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Florida District7 Walk Wise Workshop

Florida CTST District 7 Walk Wise Workshop

Administrative Processes Provide Guidance to Successful Roadmap
Traffic safety practitioners have identified processes and activities that can help communities build strong and sustainable traffic safety coalitions.

Processes at the administrative level will help identify stakeholders, volunteers, funding types, local data (geographic, demographic, injury and cost), and other resources.

Activities are tried-and-true best practices from the field for all NHTSA's traffic safety programs. Together these processes and activities help to expedite a community's buy-in and ownership of local problems needed to create successful countermeasures to mitigate traffic-related injuries
- see Activities.

Building a Coalition
Invite community coalition/task force of public and private partners (should include citizens, government officials, law enforcement, public works, business, education, medical, health professionals, and others) interested in traffic safety who have input into program planning and implementation activities.

Data and Analysis
Develop community level data, cost analysis and program assessment of community traffic and other safety problems.

Identify Key Stakeholders
Garner active participation and commitment of top community officials.

Develop a Traffic Safety Plan
Provide families, friends, healthcare providers, law enforcement personnel and community and social services with information to assist older adults whose capabilities make them potentially unsafe to drive.

Create a Calendar of Events
Develop a traffic safety events calendar that promotes diverse coalition support for traffic safety programs through public information activity.

Develop a Community Assessment
Develop a community assessment analysis generated from databases that include unintentional injury, traffic fatal and injury crashes, high hazard locations, emergency department and hospital discharge data files, insurance claim data when available, initial/periodic crash cost analysis and program assessments.

Program Self-Sufficiency
Policy and Legislation - Penalty assessment for motor vehicle violations, cost recovery program for the cost of emergency response and a surcharge on alcohol sales to fund local DWI programs.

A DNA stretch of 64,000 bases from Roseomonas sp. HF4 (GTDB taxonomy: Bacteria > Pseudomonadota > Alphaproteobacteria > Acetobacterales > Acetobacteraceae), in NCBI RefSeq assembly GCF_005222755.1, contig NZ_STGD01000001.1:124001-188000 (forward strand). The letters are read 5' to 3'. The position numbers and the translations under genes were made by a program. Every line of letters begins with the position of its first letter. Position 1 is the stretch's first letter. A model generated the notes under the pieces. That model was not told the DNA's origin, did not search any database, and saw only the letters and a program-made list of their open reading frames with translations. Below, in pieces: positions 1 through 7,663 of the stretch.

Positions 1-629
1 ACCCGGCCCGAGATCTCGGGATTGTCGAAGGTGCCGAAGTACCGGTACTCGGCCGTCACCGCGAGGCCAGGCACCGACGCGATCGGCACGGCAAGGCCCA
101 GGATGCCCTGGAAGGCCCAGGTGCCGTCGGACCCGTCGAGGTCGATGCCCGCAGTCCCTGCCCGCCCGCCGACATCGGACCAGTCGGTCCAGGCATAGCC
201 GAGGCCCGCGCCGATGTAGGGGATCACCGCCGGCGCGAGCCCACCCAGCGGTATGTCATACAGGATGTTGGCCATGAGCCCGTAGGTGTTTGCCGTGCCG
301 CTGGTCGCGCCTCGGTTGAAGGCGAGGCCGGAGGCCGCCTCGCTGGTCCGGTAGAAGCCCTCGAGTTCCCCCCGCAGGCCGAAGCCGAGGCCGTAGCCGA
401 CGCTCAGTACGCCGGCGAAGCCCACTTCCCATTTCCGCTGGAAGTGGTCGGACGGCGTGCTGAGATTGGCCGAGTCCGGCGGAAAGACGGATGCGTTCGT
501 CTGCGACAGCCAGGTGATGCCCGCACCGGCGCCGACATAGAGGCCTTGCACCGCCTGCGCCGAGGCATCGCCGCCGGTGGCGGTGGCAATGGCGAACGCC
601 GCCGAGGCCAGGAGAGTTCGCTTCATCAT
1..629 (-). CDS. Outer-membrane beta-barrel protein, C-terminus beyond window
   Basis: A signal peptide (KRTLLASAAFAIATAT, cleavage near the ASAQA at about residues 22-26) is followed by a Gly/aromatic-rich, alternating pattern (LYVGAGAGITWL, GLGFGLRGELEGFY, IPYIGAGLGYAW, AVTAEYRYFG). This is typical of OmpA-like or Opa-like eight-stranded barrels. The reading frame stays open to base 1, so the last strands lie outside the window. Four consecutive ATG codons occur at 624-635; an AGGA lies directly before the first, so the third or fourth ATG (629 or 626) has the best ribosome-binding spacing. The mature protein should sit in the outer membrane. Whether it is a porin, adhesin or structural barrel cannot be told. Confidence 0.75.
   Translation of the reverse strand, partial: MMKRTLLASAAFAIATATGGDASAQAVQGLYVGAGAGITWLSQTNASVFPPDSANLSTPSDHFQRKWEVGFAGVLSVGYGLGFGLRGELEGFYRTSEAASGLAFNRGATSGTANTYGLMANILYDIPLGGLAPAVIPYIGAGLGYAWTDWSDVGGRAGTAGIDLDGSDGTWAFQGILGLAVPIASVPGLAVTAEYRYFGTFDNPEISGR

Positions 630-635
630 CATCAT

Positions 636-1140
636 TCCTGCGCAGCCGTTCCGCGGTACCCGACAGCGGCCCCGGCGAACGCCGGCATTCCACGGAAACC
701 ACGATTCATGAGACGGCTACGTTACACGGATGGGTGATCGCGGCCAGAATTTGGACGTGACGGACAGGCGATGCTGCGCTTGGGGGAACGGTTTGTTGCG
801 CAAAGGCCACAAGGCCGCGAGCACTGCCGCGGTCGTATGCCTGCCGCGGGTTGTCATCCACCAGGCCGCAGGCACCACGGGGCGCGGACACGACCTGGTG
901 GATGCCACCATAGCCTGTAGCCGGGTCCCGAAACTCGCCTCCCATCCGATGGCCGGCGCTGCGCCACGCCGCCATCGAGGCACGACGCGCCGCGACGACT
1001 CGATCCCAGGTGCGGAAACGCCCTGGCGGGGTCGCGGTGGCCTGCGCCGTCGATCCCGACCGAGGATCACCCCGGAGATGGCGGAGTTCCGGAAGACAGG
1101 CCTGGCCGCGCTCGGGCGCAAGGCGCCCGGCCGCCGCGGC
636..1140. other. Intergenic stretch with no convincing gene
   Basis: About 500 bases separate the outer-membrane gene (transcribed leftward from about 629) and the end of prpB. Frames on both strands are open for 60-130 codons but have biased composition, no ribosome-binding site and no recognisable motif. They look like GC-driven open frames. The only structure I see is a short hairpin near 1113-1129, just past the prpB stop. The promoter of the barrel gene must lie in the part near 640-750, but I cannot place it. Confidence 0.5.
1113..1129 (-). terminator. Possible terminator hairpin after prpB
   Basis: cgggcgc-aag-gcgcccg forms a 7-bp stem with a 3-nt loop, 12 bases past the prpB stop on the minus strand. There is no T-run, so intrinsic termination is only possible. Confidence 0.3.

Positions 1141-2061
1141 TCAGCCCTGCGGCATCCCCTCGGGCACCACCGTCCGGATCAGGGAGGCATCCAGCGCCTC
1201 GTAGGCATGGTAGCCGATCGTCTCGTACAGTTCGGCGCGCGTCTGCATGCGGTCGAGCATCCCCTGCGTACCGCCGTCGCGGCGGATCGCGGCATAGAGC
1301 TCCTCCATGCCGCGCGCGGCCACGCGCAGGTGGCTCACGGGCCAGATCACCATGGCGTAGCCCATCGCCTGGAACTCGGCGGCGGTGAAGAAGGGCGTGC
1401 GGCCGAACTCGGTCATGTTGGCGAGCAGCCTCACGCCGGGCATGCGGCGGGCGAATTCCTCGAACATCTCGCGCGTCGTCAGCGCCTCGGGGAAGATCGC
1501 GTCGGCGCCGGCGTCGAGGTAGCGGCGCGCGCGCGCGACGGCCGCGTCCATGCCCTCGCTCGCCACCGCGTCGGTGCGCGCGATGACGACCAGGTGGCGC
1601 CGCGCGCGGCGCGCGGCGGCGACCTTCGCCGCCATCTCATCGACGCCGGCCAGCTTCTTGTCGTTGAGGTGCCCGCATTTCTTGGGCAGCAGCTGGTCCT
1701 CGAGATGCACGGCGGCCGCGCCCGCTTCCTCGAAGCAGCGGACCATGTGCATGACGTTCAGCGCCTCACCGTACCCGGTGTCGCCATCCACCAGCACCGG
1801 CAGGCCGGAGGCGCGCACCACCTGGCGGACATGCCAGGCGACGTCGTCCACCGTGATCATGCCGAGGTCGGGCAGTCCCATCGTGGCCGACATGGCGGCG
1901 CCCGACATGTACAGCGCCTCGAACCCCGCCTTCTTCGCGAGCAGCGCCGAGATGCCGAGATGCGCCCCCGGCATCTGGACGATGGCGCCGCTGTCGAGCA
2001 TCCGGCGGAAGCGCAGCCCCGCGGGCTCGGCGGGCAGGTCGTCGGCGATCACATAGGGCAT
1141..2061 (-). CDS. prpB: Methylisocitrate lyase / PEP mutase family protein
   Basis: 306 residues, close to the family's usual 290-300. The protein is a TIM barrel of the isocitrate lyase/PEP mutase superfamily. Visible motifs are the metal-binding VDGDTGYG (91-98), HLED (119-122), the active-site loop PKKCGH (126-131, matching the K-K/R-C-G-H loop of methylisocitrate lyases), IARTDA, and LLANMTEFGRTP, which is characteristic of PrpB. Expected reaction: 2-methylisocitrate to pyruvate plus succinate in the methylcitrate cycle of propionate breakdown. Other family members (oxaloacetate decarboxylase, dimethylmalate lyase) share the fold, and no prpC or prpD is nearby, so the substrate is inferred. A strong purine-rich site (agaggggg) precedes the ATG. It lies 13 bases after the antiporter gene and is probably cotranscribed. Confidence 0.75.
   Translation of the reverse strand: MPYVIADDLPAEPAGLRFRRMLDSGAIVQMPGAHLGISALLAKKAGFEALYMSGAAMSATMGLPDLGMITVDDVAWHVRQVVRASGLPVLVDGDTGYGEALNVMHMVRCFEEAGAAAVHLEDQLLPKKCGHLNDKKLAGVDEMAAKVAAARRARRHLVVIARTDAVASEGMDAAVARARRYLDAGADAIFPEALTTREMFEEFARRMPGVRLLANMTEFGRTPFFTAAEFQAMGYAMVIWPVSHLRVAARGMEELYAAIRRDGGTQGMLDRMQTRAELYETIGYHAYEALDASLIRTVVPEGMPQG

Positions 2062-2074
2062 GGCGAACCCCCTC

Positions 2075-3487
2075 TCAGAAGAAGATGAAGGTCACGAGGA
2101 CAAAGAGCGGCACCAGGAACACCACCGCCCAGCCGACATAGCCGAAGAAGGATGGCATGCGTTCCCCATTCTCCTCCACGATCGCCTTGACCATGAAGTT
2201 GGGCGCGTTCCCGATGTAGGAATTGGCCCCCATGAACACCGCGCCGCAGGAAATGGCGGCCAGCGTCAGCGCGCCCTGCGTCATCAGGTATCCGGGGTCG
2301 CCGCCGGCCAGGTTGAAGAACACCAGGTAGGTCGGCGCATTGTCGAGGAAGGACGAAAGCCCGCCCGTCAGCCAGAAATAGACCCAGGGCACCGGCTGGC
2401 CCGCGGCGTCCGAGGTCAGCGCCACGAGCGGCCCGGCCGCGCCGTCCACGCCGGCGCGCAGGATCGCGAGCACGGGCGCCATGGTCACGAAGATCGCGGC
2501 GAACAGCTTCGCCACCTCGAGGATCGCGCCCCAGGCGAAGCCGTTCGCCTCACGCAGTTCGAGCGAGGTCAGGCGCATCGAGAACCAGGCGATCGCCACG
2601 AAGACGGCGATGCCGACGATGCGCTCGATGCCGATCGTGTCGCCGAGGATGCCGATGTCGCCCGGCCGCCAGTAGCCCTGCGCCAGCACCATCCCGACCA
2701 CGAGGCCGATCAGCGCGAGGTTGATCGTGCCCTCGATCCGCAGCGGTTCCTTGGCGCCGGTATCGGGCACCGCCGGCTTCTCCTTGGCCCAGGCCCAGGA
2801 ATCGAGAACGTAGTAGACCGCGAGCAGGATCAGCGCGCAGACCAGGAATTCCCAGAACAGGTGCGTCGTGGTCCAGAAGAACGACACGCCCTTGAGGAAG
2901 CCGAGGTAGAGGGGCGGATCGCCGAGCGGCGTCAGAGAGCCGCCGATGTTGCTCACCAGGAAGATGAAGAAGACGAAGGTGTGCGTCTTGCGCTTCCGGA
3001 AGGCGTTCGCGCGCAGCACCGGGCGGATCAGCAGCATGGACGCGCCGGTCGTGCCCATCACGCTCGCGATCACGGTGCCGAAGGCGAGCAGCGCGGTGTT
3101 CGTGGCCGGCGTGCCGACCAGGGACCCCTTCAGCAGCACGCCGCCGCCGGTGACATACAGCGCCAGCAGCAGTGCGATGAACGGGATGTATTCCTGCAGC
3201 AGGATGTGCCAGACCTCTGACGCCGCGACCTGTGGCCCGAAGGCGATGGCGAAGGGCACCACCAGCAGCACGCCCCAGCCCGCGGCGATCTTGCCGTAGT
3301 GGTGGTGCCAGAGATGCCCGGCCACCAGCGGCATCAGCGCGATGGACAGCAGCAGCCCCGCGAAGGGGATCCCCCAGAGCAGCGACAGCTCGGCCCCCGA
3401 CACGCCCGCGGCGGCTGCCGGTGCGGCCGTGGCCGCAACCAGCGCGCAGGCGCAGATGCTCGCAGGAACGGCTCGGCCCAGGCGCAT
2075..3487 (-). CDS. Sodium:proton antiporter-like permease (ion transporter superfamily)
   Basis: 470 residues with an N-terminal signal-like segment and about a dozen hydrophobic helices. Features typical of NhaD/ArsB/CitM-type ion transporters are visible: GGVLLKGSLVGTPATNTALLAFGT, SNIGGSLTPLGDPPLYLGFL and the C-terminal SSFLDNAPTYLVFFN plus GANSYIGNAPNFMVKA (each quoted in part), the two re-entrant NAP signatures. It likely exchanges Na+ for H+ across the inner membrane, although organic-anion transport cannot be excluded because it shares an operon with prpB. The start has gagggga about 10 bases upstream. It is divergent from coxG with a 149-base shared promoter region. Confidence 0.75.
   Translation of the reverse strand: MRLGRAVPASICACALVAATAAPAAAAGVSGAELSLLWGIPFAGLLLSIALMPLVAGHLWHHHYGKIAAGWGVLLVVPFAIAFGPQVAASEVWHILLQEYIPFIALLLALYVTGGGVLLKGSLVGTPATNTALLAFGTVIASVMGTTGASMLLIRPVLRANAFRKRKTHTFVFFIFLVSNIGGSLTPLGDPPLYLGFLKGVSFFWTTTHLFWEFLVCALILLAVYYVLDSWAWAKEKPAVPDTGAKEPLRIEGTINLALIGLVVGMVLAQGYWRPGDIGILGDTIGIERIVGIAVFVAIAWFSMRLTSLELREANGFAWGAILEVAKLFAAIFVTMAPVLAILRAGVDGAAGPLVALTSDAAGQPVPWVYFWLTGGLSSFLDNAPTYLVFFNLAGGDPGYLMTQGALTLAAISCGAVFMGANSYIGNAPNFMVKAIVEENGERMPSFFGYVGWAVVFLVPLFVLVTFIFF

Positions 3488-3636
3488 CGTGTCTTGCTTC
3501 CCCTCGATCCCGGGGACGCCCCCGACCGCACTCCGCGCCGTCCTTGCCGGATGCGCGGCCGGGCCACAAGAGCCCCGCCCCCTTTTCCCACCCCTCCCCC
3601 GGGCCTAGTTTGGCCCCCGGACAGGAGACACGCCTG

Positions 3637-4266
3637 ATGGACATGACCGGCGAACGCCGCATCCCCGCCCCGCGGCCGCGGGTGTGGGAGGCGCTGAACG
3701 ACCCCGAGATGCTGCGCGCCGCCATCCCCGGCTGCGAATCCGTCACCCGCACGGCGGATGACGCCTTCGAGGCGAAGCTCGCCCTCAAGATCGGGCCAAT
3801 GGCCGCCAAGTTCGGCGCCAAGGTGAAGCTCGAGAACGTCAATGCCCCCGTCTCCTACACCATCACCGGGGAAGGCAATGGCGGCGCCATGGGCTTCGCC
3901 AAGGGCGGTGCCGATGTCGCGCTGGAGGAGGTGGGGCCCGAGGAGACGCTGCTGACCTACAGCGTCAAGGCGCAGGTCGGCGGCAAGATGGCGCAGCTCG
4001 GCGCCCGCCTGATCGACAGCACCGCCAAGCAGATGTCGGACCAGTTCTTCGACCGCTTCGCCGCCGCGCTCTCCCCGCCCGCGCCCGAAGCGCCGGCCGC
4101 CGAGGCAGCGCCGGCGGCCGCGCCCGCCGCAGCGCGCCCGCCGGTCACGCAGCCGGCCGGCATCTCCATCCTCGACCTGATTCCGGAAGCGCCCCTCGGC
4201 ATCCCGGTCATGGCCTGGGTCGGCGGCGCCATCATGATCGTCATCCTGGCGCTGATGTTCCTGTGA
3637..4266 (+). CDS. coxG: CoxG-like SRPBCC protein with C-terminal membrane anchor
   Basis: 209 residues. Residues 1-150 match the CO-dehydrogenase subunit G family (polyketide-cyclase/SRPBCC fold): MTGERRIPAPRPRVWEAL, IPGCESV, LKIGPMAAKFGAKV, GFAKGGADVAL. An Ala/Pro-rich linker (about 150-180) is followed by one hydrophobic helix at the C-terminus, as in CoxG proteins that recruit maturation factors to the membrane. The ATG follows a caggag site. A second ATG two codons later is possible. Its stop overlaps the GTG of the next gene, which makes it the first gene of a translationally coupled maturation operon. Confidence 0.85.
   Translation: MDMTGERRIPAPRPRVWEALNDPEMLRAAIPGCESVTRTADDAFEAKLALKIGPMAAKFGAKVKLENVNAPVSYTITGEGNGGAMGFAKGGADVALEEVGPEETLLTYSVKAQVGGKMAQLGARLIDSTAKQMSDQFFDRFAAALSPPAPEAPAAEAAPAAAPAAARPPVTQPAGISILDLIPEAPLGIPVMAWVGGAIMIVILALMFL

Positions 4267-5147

Develop a Program Evaluation Plan
Implement annual progress reports to the community on program achievements.

Overall Evaluation - Review total motor vehicle fatal and injury crashes and total motor vehicle fatalities and injuries.

Individual Countermeasure Activity Areas - Alcohol related fatalities and injuries (all ages); Percent of drivers 15-19 (representative of teen age group) in fatal and injury crashes who had been drinking or using other drugs; Safety belt use percentage in fatalities and injuries (all ages); Child safety seat usage in fatalities and injuries for children 0-4; Motorcycle helmet use in fatal and injury crashes; Observational survey data for safety belt, child safety seat and motorcycle helmet usage; Pedestrian fatalities and injuries in intersections and crosswalks; Bicycle fatalities and injuries by age and helmet usage; Number of Hit and Run crashes; Number of crashes of drivers unlicensed, suspended or revoked; Number of crashes with roadside fixed objects; Number of fatal and injury crashes at railroad grade crossings; Number of fatal and injury run-off-the road crashes.

Evaluate Community Traffic Safety Project Cost
A cost benefit analysis should be performed by communities successful in showing impact in the program areas addressed in their community traffic safety coalition. A useful publication is "The Economic Costs of Motor Vehicle Crashes."

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U.S. Department of Transportation National Highway Traffic Safety Administration
1200 New Jersey Avenue, SE
Washington, DC 20590
1-800-424-9153 (TTY)